The Washington Post

It’s commencement time and, for newly minted grads facing a long and potentially futile job search this summer, there’s at least one bit of good news. According to its recent Spring Salary survey, the National Association of Colleges and Employers (NACE) found that starting salaries are up 5.9 percent for 2011 college grads.

The news is not so good, however, for young women starting new jobs. In a separate study released last week, the same organization found that the average Class of 2010 female with a new bachelor’s degree received a $36,451 starting salary — 17 percent less than the $44,159 her average male peer received. The difference can’t be explained away by major (the idea that males choose study areas that lead to higher-paying jobs) — even when salary was adjusted for this, men came out ahead in all but a few cases.

This finding is likely to help muffle the increasingly common rationale that the long-standing pay gap persists because men choose higher-paying careers or because women take time off to have children, and as a result get behind their male peers. Recent studies have further bolstered this claim by showing that in large cities, young women — who are now graduating from college in greater numbers than their male peers — actually make more than guys their age.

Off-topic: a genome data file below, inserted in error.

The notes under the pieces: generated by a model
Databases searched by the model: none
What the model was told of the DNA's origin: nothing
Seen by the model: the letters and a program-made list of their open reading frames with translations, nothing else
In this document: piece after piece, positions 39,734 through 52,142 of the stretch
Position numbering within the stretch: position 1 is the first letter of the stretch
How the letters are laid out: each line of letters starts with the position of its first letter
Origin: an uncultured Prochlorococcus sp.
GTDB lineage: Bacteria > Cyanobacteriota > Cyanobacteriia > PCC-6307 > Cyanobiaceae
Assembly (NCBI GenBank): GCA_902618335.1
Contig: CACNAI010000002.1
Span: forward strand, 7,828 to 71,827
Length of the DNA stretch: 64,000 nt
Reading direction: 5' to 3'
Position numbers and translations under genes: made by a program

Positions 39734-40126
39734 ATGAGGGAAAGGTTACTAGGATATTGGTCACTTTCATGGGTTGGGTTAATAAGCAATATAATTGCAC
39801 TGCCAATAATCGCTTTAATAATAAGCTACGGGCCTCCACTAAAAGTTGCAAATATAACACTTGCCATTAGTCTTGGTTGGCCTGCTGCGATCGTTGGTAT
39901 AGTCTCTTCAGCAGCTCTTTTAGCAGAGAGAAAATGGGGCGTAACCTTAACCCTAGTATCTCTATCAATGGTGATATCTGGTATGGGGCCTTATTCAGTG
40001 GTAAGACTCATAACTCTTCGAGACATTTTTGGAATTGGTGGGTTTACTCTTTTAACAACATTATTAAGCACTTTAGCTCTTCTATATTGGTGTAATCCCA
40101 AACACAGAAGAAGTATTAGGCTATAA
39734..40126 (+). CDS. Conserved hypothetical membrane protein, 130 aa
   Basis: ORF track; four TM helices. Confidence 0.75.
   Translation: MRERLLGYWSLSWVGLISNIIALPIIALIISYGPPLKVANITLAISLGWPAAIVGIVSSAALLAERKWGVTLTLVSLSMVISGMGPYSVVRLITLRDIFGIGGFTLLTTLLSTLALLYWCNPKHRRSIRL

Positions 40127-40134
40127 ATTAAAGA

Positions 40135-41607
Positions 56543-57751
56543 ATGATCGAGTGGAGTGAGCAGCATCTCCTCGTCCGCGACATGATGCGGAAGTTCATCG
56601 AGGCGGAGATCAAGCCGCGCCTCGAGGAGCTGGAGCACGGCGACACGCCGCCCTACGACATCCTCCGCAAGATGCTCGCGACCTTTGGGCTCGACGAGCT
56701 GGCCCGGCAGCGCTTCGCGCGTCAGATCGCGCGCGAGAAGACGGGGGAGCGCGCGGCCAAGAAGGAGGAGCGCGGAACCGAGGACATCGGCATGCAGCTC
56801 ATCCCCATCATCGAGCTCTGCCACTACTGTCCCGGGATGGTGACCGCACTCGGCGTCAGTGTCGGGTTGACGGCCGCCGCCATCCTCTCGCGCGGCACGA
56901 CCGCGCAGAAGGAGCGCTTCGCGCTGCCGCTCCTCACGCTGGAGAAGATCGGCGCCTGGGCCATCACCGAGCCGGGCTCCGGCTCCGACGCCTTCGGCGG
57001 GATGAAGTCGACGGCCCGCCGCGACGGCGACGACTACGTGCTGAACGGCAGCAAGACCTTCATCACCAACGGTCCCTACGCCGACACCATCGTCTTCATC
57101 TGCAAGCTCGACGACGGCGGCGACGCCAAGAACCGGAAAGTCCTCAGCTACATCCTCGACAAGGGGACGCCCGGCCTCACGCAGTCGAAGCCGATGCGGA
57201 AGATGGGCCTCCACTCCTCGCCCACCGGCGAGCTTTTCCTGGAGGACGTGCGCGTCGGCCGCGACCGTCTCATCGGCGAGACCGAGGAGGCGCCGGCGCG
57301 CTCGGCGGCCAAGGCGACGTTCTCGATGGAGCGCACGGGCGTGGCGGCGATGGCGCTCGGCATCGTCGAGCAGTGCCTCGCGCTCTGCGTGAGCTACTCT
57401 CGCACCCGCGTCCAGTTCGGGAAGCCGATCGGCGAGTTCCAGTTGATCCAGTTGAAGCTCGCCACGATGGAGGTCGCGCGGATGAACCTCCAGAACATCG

Over at, workplace columnist Anne Fisher spoke with experts who say the real difference in salary is because women don’t negotiate enough. They don’t like to self-promote — a problem that’s surely exacerbated by fresh-out-of-college nervousness and inexperience — and as a result, end up with less than their male peers.

I’m sure this is true to some extent, but I’m hesitant to believe a 17 percent difference can be explained away entirely by insecure female college grads. Study after study shows that vestiges of discrimination exist — whether it’s female MBAs who still make less, despite being armed with the same advanced business degree as men, or job-specific research that shows that even female secretaries make only 83 percent of their male peers’ pay.

To pin the blame for their lower pay entirely on young women themselves seems unfair, in my opinion. What about potential discrimination by hiring managers who, knowing young women may be unlikely to ask for more, start off by low-balling them on pay to begin with? They surely share some of the blame — as do unfriendly family workplaces, the cultures of male-dominated industries and the reality of child-care expenses in this country.

For young female college grads, the takeaway is — yes — to negotiate and promote yourself more. (Or go into engineering: It was one of only two majors in the NACE study where women actually earned more.) And the lesson for leaders? Remember the pay gap is still an issue at every level of the workplace, and do what you can to become part of the solution.

McGregor writes the PostLeadership blog. To read more, go to:

Jena McGregor writes a daily column analyzing leadership in the news for the Washington Post’s On Leadership section.


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